The Benefits of Spaying and Neutering

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by Heather Reynolds

According to the American Pet Products Association, 75% of owned dogs and 87% of owned cats are spayed or neutered. There are many reasons to spay and neuter your pets. The biggest reason most proponents give is the reduction in pet overpopulation. Shelters around the country euthanize perfectly happy and healthy pets because there are too many pets and not enough adopters. So, you are saving a life by adopting a pet – and saving several lives by spaying and neutering the pet you adopt!

But there are other benefits to spaying and neutering as well. Sterilization can increase your dog’s lifespan an average of one to three years, and your cat’s lifespan an average of three to five years. It also leads to a much lower risk of mammary gland tumors, prostate cancer, uterine cancer, and other forms of cancer.

Spaying and neutering also eliminates heat cycles in females and reduces your pet’s desire to stray. And when a dog or cat strays, they have a much higher chance of getting injured in a fight or hit by a car.

Your community will also benefit. Unwanted litters of animals caused by ‘accidental pregnancies’ often end up as strays, and unfixed pets who like to roam can easily aggravate neighbors, as they can start fights with other animals, soil roads and yards, and cause noise disturbances.

Finally, altered pets are much easier to insure because most pet insurance companies are not able to cover anything related to breeding or pregnancy, or anything related to fights caused by unneutered males.

We as pet owners have enough to worry about, right? Why give yourself a whole list of other things that may be an issue with your pet? Spaying and neutering gives pet owners more peace of mind that their pets will be happy and healthy members of their community.

Is your pet fixed? What has your experience been with your altered or unaltered pet?

Heather Reynolds is the Internet Journalist who lives in Bellevue with her two dogs, an Italian Greyhound named Ava and a Spaniel mix named Jackson.

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About Author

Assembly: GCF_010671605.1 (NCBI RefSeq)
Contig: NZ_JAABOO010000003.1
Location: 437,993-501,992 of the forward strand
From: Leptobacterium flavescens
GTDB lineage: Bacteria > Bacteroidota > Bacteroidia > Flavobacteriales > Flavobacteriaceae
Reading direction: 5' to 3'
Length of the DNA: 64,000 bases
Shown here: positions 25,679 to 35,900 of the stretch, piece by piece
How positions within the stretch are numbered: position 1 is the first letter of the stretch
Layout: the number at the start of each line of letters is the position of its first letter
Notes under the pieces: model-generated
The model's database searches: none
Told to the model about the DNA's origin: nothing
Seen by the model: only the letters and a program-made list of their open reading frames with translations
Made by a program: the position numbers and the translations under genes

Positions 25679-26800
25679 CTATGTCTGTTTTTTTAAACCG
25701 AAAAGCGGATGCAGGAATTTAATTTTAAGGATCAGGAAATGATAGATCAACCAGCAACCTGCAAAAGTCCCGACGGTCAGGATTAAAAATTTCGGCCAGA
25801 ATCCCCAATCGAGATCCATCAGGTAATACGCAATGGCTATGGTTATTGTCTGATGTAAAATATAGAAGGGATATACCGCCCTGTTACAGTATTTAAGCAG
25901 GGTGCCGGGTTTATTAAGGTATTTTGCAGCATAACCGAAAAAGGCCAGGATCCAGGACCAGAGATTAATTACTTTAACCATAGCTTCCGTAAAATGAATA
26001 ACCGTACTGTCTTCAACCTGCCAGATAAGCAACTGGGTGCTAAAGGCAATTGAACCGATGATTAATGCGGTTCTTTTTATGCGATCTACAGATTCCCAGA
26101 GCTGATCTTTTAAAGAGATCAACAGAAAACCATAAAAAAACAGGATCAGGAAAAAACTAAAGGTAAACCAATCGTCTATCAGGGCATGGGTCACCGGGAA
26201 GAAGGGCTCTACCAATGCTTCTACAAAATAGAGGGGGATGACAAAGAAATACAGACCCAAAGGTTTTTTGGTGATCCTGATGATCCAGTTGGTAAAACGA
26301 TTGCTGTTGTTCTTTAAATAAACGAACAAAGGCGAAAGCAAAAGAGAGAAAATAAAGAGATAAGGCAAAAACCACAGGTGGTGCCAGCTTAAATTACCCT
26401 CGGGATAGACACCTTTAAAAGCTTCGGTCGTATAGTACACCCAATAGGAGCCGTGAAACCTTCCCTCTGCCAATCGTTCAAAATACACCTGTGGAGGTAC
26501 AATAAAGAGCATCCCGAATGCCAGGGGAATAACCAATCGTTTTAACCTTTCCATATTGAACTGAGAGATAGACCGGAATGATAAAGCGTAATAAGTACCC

Devoted pet owner and now, devoted pet editor, Judi spent her time working in traditional offices, keeping the books and the day-to-day operations organized. Taking her dog to work every day for over a decade never seemed odd. Neither did having an office cat. She knows what it's like to train a new puppy and she's experienced the heartache of losing beloved companions.

8 Comments

  1. >> Sterilization can increase your dog’s lifespan an average of one to three years, and your cat’s lifespan an average of three to five years. << Is there a link to a journal article, heather? I am trying to confirm the desex + longer lifespan connection, and have failed to find a peer-reviewed article to reference. Thanks for any help, - terry pride

  2. Terry,
    Thank you for the question. I didn’t use any actual peer-reviewed journal articles in my research, but found a lot of great information on spayusa.org, various rescue websites, and some Q&A’s online with veterinarians.

    Heather

  3. I would like to start off by saying, thank you for supplying me using the information I’ve been searching for. I’ve been surfing the web for three several hours searching for it and would have given my correct arm if I would have located your site sooner. Not only did I find what I was searching for, but discovered answers to questions I never even believed to ask myself. Thank you for your wonderful web-site!

  4. I always try to stress & emphasize the importance of spaying & neutering. It goes beyond the booming pet population too! Spaying & neutering pet REALLY does help the over all health! One of my beloved furry friends “Stirling” the American Bull Dog wasn’t neutered when his owners got him. He was 6 when I started watching him. One day we were out walking & Stirling had bright red urine! A REALLY bad urinary infection. Well that was just the start – 2 years later Stirling was diagnosed with testicular cancer & lost his battle a year later. Not the way I wanted to lose my buddy & it could have been prevented it he had been neutered as a puppy.

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